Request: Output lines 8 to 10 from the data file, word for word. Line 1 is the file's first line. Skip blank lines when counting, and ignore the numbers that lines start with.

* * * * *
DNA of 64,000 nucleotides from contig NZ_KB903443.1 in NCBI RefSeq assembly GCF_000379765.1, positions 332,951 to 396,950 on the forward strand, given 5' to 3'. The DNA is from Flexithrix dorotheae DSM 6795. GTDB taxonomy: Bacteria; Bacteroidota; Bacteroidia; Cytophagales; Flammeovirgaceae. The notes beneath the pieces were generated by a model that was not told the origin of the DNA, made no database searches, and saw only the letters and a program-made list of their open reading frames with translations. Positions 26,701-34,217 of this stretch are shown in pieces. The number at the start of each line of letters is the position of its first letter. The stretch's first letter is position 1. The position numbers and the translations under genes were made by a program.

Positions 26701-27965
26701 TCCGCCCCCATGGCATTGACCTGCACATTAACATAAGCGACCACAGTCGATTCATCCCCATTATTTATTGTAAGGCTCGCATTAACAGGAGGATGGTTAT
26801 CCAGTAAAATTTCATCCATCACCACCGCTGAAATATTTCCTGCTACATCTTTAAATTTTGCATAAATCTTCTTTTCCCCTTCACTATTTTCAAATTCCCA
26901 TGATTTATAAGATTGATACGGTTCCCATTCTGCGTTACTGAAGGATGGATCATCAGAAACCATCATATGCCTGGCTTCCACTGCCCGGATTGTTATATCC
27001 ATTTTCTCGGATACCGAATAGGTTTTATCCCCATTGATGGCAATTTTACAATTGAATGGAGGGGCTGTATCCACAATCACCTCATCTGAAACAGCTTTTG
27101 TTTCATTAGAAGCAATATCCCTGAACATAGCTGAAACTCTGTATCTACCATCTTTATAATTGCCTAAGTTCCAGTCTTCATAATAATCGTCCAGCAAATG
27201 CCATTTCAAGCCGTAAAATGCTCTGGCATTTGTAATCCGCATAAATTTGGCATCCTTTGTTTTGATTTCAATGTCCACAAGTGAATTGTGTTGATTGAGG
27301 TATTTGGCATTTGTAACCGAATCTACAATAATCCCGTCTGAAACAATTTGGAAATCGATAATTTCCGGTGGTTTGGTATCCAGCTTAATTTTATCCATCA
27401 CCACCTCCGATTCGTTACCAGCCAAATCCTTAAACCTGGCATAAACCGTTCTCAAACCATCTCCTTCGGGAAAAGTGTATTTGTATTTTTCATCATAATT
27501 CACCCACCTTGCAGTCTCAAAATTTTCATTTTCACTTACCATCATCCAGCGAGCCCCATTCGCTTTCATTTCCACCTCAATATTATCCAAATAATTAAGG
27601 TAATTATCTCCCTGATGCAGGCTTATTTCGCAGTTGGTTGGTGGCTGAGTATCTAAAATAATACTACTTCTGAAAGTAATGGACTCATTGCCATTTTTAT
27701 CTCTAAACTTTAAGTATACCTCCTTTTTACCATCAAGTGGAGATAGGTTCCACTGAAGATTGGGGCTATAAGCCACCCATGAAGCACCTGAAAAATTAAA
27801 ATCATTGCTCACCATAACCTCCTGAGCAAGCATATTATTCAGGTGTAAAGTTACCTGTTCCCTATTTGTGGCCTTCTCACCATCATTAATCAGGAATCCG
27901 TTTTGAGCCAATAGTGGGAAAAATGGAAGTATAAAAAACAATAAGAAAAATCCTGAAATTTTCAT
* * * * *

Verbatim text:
27201 CCATTTCAAGCCGTAAAATGCTCTGGCATTTGTAATCCGCATAAATTTGGCATCCTTTGTTTTGATTTCAATGTCCACAAGTGAATTGTGTTGATTGAGG
27301 TATTTGGCATTTGTAACCGAATCTACAATAATCCCGTCTGAAACAATTTGGAAATCGATAATTTCCGGTGGTTTGGTATCCAGCTTAATTTTATCCATCA
27401 CCACCTCCGATTCGTTACCAGCCAAATCCTTAAACCTGGCATAAACCGTTCTCAAACCATCTCCTTCGGGAAAAGTGTATTTGTATTTTTCATCATAATT